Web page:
# Seven Pervasive Statistical Flaws in Cognitive Training Interventions

- Centre for Brain Research and School of Psychology, University of Auckland, Auckland, New Zealand

The prospect of enhancing cognition is undoubtedly among the most exciting research questions currently bridging psychology, neuroscience, and evidence-based medicine. Yet, convincing claims in this line of work stem from designs that are prone to several shortcomings, thus threatening the credibility of training-induced cognitive enhancement. Here, we present seven pervasive statistical flaws in intervention designs: (i) lack of power; (ii) sampling error; (iii) continuous variable splits; (iv) erroneous interpretations of correlated gain scores; (v) single transfer assessments; (vi) multiple comparisons; and (vii) publication bias. Each flaw is illustrated with a Monte Carlo simulation to present its underlying mechanisms, gauge its magnitude, and discuss potential remedies. Although not restricted to training studies, these flaws are typically exacerbated in such designs, due to ubiquitous practices in data collection or data analysis. The article reviews these practices, so as to avoid common pitfalls when designing or analyzing an intervention. More generally, it is also intended as a reference for anyone interested in evaluating claims of cognitive enhancement.

## Introduction

Can cognition be enhanced via training? Designing effective interventions to enhance cognition has proven one of the most promising and difficult challenges of modern cognitive science. Promising, because the potential is enormous, with applications ranging from developmental disorders to cognitive aging, dementia, and traumatic brain injury rehabilitation. Yet difficult, because establishing sound evidence for an intervention is particularly challenging in psychology: the gold standard of double-blind randomized controlled experiments is not always feasible, due to logistic shortcomings or to common difficulties in disguising the underlying hypothesis of an experiment. These limitations have important consequences for the strength of evidence in favor of an intervention. Several of them have been extensively discussed in recent years, resulting in stronger, more valid, designs.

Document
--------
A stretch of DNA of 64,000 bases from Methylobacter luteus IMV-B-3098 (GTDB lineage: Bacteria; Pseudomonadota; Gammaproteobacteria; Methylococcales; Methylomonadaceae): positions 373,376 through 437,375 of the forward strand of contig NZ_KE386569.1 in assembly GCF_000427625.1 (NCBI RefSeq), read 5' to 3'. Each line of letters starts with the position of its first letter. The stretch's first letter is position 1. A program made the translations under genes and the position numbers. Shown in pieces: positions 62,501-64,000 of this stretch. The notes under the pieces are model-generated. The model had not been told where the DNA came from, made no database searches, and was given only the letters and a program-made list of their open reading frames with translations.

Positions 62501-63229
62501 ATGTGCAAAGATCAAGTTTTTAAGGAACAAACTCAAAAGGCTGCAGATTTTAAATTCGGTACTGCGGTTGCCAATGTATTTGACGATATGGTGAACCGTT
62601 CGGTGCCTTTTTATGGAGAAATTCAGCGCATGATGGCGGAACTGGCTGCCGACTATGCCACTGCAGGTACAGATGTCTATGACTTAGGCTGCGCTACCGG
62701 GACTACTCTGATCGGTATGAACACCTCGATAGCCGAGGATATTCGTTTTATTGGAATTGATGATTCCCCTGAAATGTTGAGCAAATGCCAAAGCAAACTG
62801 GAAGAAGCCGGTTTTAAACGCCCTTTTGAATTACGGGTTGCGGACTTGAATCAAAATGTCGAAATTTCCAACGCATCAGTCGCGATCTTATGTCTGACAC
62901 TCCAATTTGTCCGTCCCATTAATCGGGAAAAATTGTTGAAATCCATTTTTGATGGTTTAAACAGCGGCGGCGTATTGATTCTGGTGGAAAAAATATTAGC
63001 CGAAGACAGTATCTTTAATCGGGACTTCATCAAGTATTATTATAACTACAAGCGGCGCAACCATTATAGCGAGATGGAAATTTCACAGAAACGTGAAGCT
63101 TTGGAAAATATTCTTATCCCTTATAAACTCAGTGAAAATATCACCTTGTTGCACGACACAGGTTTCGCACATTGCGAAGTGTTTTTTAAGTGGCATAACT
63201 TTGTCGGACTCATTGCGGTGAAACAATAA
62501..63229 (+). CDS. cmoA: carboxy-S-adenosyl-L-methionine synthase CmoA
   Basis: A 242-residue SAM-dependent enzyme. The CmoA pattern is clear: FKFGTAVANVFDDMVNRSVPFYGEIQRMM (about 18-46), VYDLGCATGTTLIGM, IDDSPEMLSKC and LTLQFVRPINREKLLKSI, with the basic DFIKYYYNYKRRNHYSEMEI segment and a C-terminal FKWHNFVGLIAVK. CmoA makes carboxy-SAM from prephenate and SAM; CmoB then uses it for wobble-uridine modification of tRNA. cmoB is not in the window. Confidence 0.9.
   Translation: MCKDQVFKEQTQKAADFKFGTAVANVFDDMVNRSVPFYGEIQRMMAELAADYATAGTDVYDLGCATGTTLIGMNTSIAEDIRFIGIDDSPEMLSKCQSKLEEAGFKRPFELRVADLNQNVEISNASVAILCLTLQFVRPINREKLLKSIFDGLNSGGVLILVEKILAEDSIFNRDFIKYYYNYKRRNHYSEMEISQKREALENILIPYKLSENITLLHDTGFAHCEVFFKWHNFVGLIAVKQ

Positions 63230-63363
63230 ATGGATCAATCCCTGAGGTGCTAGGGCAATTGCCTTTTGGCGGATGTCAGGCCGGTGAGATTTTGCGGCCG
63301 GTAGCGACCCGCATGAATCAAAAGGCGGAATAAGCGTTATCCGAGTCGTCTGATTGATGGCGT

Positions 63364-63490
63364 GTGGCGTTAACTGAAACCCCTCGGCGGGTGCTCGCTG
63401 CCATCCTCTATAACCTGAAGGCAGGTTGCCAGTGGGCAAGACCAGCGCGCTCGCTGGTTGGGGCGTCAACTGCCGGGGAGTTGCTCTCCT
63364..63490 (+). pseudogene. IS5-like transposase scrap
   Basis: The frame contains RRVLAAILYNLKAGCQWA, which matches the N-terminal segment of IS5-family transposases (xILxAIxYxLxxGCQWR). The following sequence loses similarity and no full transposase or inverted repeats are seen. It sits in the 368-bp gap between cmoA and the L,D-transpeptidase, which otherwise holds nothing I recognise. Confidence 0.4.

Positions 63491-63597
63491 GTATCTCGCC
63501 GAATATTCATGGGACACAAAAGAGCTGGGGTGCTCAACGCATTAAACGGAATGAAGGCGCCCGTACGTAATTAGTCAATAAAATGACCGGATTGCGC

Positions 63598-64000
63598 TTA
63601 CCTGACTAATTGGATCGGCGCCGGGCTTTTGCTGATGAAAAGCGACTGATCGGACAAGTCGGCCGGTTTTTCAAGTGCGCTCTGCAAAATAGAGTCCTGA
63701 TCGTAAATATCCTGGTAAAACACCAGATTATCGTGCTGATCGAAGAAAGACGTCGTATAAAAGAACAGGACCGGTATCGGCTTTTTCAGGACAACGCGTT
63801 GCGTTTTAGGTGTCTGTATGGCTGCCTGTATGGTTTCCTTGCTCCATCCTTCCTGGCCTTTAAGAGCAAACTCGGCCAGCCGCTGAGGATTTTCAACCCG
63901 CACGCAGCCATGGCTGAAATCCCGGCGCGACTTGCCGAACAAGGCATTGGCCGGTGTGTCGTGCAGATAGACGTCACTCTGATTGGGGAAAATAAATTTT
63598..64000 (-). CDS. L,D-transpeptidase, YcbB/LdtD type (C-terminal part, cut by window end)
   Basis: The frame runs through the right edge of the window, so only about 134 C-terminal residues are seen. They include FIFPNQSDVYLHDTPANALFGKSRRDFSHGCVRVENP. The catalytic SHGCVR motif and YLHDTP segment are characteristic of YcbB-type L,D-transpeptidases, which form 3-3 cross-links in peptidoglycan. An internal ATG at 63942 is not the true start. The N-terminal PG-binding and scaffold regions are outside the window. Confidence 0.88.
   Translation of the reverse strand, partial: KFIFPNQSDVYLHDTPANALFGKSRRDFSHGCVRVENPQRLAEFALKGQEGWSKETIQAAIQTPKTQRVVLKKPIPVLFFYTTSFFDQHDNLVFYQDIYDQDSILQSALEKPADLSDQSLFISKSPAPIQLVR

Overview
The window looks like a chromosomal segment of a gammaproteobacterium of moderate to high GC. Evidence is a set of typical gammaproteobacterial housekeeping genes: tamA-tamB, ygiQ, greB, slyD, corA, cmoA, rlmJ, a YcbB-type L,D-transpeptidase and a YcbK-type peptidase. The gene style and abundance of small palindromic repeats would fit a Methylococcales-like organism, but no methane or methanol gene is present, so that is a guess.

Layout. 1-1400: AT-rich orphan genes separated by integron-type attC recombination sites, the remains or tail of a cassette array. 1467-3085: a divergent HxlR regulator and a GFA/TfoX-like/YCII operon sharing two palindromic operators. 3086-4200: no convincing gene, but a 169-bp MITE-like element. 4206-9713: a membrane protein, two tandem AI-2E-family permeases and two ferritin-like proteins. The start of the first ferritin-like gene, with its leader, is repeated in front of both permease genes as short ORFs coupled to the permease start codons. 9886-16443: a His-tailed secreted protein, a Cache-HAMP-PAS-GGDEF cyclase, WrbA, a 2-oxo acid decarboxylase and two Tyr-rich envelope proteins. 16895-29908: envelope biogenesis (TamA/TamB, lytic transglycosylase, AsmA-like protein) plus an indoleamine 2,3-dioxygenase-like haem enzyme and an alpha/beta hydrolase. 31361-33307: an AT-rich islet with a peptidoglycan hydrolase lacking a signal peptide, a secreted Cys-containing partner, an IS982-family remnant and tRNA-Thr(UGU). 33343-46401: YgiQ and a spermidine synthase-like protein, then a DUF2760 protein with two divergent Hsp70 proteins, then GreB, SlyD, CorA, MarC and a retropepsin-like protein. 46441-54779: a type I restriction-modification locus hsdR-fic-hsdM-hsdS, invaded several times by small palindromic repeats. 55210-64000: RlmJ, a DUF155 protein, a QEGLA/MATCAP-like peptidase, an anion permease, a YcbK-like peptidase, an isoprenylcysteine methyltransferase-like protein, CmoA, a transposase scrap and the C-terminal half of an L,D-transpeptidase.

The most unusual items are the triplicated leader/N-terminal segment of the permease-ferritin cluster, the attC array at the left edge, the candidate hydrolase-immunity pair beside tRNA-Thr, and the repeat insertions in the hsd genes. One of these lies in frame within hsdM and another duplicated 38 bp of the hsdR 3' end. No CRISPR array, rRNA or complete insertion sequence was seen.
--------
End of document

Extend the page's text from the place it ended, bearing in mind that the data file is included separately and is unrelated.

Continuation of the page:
For example, the importance of using active control groups has been underlined in many instances (e.g., Boot et al., 2013), helping conscientious researchers move away from the use of no-contact controls, standard in a not-so-distant past. Equally important is the emphasis on objective measures of cognitive abilities rather than self-report assessments, or on the necessity to use multiple measurements of single abilities to provide better estimates of cognitive constructs and minimize measurement error (Shipstead et al., 2012). Other limitations pertinent to training designs have been illustrated elsewhere with simulations (e.g., fallacious assumptions, Moreau and Conway, 2014; biased samples, Moreau, 2014b), in an attempt to illustrate visually some of the discrepancies observed in the literature. Indeed, much knowledge can be gained by incorporating simulated data to complex research problems (Rubinstein and Kroese, 2011), either because they are difficult to visualize or because the representation of their outcomes is ambiguous. Intervention studies are no exception—they often include multiple extraneous variables, and thus benefit greatly from informed estimates about the respective influence of each predictor variable in a given model. As it stands, the approach typically favored is that good experimental practices (e.g., random assignment, representative samples) control for such problems. In practice, however, numerous designs and subsequent analyses do not adequately allow such inferences, due to single or multiple flaws. We explore here some of the most prevalent of these flaws.